Too early for audits?

Author: Barbara Sierman
Originally posted on:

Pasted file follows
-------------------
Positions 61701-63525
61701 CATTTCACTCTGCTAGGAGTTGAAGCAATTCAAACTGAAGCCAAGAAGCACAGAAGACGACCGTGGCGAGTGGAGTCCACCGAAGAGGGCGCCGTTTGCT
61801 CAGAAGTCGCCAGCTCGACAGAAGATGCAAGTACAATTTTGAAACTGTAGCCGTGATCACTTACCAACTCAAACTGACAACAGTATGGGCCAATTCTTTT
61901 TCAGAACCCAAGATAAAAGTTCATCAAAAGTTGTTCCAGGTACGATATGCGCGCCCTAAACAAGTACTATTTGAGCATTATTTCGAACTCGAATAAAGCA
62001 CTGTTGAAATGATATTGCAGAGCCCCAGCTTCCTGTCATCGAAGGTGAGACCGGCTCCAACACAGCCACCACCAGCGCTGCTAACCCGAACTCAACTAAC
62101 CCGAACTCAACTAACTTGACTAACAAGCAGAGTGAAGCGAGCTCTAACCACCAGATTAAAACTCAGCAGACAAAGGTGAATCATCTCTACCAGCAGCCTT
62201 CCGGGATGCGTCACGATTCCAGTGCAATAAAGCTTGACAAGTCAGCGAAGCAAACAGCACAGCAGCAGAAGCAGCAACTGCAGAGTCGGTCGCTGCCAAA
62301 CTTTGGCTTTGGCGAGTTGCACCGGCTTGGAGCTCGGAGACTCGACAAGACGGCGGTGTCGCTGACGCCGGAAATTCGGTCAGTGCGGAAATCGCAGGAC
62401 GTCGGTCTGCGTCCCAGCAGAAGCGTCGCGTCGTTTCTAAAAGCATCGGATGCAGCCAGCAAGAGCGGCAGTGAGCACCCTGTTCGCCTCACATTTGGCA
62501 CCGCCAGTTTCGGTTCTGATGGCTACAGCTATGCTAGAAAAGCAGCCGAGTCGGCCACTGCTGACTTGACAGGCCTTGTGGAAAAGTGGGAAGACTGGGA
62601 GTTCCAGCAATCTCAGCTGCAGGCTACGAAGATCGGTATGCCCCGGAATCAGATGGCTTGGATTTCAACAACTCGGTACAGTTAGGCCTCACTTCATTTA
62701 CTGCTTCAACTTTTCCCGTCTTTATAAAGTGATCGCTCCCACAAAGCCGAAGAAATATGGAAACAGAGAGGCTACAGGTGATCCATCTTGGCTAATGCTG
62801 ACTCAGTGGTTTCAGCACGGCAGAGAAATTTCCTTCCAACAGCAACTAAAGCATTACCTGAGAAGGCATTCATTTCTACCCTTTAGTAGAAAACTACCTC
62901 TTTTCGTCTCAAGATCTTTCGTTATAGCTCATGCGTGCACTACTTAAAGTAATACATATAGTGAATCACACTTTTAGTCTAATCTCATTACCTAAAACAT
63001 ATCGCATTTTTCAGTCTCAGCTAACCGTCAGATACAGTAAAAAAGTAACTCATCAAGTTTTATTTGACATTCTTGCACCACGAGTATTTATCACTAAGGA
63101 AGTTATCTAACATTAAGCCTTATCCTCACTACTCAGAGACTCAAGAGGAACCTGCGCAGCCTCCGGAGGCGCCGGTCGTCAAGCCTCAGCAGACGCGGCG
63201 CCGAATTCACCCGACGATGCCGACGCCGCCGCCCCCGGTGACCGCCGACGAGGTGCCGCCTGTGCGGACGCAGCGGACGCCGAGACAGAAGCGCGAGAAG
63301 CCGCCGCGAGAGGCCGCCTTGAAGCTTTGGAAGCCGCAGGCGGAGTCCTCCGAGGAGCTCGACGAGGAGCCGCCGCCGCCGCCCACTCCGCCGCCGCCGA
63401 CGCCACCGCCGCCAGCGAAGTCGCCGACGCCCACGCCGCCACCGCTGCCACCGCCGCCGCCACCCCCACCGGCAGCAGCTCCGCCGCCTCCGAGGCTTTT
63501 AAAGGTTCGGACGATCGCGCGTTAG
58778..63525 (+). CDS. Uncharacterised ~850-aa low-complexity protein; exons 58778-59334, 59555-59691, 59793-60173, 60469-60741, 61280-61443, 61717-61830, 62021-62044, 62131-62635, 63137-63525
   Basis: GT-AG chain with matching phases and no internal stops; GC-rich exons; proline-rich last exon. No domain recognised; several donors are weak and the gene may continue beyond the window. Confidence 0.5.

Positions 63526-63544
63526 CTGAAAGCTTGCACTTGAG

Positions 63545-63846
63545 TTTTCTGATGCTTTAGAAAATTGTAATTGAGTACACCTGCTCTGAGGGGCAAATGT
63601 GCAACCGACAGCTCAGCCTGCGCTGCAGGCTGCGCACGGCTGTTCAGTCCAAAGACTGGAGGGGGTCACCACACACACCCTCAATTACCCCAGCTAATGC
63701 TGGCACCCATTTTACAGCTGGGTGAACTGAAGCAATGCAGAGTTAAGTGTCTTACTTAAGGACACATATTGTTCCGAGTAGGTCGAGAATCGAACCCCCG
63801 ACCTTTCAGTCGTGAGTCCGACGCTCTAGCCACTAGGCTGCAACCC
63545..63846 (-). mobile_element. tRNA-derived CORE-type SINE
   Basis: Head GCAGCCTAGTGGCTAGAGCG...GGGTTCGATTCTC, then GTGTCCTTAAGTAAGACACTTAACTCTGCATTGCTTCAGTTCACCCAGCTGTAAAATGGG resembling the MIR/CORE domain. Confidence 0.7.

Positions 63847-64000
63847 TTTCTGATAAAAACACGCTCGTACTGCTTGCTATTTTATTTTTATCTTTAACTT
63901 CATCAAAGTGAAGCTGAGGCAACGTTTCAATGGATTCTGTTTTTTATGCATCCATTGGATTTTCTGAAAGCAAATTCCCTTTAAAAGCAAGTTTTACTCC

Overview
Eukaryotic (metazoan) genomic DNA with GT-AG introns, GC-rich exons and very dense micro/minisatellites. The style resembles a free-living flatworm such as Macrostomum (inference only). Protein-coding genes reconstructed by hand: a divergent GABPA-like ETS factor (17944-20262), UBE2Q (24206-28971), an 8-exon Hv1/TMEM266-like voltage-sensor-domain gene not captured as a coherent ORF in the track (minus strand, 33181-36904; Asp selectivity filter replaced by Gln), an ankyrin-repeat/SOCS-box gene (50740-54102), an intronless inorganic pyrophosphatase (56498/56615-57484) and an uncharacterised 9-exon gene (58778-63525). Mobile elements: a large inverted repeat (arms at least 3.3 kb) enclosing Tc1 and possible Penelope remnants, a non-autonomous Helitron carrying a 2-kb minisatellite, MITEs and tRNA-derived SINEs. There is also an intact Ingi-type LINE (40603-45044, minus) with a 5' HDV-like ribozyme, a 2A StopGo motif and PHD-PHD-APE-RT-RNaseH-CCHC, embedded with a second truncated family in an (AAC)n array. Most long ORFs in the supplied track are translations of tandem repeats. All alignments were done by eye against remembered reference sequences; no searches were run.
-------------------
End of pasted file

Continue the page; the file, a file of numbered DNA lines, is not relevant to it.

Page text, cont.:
I never realized that the procedure of getting to an ISO standard could take several years, but this is true for two standards related to audit and certification of trustworthy digital repositories.  Although we have the ISO 16363 standard on Audit and Certification since 2012, official audits cannot take place against this standard until the related standard Requirements for bodies providing Audit and Certification (ISO 16919) is approved, regulating the appointment of auditors. This standard, similar to the ISO 16363 compiled by the PTAB group in which I participate, was already finished a few years ago, but the ISO review procedure, especially when revisions need to be made, takes long. The latest prediction is that this summer (2014) the ISO 16919 will be approved, after which national standardization bodies can train the future (official) auditors.  How many organizations will then apply for an official certification against the ISO standard is not yet clear, but if you’re planning to do so, it might be worthwhile to have a look at the recent report of the European 4C project  Quality and trustworthiness as economic determinants in digital curation.